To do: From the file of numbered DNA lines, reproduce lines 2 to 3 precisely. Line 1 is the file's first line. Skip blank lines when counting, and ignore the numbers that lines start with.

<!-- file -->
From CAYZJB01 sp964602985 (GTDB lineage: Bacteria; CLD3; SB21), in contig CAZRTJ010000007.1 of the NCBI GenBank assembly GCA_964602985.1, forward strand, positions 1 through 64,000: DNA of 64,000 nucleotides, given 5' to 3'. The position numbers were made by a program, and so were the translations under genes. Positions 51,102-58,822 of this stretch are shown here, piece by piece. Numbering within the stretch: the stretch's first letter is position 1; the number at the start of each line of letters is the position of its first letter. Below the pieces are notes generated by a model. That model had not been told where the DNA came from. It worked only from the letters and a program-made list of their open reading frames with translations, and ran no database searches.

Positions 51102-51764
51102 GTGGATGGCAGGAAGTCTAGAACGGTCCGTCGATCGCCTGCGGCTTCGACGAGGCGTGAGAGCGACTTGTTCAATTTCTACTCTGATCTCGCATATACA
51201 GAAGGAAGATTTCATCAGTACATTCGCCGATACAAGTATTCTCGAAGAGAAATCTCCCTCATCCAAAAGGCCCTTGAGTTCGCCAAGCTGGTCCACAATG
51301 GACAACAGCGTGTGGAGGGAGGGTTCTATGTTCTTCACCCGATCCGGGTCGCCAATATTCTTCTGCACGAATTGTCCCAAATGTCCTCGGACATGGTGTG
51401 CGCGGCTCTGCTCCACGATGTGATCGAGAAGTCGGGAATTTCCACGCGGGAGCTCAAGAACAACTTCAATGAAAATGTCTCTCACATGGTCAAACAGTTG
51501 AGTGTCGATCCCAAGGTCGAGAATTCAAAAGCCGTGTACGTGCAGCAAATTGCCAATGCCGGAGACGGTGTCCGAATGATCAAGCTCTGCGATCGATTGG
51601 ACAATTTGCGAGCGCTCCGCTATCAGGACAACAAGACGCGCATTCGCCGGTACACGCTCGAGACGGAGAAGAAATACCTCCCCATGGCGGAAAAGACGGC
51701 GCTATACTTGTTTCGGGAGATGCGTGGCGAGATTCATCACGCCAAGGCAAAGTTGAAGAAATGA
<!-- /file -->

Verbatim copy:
Positions 51102-51764
51102 GTGGATGGCAGGAAGTCTAGAACGGTCCGTCGATCGCCTGCGGCTTCGACGAGGCGTGAGAGCGACTTGTTCAATTTCTACTCTGATCTCGCATATACA